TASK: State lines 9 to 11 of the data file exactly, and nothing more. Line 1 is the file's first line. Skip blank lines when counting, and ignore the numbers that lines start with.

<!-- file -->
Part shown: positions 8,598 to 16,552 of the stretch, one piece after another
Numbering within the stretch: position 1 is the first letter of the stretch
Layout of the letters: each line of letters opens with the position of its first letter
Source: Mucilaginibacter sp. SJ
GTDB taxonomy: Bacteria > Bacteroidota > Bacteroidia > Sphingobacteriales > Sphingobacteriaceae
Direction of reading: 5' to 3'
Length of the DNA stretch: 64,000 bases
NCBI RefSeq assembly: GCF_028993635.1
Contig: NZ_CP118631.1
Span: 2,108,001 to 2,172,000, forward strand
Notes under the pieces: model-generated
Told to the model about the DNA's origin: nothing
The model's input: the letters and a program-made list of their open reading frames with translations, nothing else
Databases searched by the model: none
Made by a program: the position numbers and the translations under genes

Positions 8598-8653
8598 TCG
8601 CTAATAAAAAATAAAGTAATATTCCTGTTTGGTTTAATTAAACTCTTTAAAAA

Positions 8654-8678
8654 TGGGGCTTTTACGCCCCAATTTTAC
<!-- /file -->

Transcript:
Contig: NZ_CP118631.1
Span: 2,108,001 to 2,172,000, forward strand
Notes under the pieces: model-generated